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Article Released Wed-20th-December-2017 06:22 GMT
Contact: University of Malaya Institution: University of Malaya
 Nexus Thinking in Empowering Community-based Mangrove Fisheries Management

A group of researchers from University of Malaya, Malaysia and Plymouth Marine Laboratory, United Kingdom are working on a 2-year project entitled “Using Nexus Thinking to Empower Community-based Management of Mangrove Fisheries”, which aims to advance the application of nexus thinking for sustainable management of mangrove fishery resources.

Photo 1
Participants’ group discussions and presentations (representatives from Wetlands International, Klang Municipal Council, Klang Coastal Area District Forestry Office and Fisherman’s Association) during workshop sessions on June 14, 2017.
Copyright : NetComFish
The livelihoods of inshore fishermen are threatened by the loss of fisheries productivity. Among the identified causes are coastal erosion, pollution as well as mangrove destruction. While these impacts might due to the lack of awareness about mangrove and mangrove-based fishery resources, continual engagement between government, community and other resources users is vital to help in managing these resources for the sustainability of fishery activities which are dependent on mangrove forests.

This research project will study the relationship between local mangrove uses and users at the study site of Klang Islands. It aims to actively engage local stakeholders including government agencies and local authorities, industrial players, NGOs and local coastal communities. Specifically, this project will set the foundation for community-based fishery management in mangrove system and develop an environmental education program emphasizing the importance of mangroves to the locals.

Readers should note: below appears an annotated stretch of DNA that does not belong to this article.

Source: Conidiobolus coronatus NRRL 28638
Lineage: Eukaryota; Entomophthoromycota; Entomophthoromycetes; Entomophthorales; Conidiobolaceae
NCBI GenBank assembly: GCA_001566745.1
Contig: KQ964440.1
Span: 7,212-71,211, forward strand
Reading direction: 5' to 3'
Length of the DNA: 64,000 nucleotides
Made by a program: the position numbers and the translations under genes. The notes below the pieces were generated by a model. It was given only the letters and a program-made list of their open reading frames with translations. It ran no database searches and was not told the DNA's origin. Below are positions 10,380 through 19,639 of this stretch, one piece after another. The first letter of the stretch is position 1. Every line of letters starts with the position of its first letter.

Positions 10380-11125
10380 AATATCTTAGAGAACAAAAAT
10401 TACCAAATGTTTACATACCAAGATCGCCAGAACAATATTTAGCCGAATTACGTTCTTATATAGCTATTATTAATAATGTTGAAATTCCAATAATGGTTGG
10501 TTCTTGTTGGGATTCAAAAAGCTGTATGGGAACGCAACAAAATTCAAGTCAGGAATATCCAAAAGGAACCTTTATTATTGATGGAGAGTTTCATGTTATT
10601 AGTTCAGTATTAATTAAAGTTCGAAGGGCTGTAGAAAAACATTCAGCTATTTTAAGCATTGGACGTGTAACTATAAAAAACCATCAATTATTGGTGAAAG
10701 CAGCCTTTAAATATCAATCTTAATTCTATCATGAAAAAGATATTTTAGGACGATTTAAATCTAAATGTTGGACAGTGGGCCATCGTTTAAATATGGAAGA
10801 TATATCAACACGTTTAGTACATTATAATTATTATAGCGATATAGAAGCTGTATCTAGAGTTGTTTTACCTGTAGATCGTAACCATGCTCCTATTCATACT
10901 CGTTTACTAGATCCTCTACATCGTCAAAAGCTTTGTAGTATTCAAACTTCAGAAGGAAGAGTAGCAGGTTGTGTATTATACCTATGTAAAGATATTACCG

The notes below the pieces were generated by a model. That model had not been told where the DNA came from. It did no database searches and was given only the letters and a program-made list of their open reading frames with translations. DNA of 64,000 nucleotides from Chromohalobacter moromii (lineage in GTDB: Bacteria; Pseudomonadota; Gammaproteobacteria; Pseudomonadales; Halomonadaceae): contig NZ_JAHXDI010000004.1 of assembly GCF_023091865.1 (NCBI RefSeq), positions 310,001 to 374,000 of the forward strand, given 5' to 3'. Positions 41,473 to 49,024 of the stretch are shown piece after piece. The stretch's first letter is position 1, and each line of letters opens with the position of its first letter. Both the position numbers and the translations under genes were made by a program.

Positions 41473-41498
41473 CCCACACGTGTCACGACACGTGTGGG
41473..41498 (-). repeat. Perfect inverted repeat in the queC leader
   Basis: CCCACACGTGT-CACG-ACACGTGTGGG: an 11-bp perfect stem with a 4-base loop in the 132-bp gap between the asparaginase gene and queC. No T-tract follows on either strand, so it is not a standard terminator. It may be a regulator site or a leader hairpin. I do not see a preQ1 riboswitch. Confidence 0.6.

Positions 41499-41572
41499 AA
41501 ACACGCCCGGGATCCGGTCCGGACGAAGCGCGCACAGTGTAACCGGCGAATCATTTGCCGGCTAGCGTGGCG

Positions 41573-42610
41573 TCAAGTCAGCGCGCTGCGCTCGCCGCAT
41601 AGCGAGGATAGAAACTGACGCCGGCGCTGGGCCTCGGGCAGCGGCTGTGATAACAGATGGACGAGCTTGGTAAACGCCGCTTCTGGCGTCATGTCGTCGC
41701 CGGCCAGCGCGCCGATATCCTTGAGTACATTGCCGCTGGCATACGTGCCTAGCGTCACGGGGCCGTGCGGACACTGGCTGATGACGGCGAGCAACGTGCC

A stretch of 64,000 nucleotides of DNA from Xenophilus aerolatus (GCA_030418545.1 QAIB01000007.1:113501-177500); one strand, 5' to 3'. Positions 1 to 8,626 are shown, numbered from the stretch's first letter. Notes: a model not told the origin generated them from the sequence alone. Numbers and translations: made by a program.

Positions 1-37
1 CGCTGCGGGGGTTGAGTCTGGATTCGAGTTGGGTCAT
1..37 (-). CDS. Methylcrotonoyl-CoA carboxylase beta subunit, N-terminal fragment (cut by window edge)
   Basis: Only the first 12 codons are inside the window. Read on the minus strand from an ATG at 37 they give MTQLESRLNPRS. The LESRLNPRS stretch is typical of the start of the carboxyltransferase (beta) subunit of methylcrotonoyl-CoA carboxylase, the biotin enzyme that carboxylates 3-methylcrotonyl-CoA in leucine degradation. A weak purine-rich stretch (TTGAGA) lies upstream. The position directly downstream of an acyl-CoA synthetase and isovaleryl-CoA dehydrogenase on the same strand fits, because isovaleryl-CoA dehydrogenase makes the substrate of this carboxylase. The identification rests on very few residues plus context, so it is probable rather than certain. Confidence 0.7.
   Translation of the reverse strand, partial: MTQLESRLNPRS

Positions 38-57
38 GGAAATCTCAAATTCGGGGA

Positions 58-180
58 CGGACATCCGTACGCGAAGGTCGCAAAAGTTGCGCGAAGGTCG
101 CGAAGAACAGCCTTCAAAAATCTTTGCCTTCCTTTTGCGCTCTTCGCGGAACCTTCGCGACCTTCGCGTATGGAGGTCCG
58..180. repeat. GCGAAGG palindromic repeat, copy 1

A series of four workshops has been planned and will be conducted from 2017 to 2019. The first workshop, “Understanding Mangrove Uses, Users and Linkages in the Klang Islands”, was held in Klang on 14th June 2017. The workshop participants consisted of government agencies, non-government bodies and representatives from the fishing communities. Participants were to share and discuss their views during workshop sessions, with the aims to:

1. Understand the uses and users of mangroves.
2. Identify the issues and concerns about the Klang Islands mangroves.
3. Identify the direct and indirect stakeholders who may impact or be impacted by
4. Capture concerns, conflict and interactions among stakeholders towards building collaborative
mangrove management.

A conceptual tool, namely Net-Map, was used during the first workshop to help facilitating discussions and sharing of experience and expertise among the participants. The workshop identified the importance of mangroves to the coastal communities in the Klang Islands, as well as highlighted a lack of appropriate and sustainable management practices and the need to encourage closer interaction among different stakeholder bodies (including communities, business and local and regional government).

Project research assistants, Ms Fatin Nabilah and Ms Jennice Yap have participated in a Focus Group Discussion (FGD) organized by the Klang Municipal Council on 14th September 2017. The Focus Group Discussion was about local plan development on related sectoral issues, including coastal development in Klang Coastal areas which involved participants from government sector, private sector, non-government organizations (NGO) and academic representatives.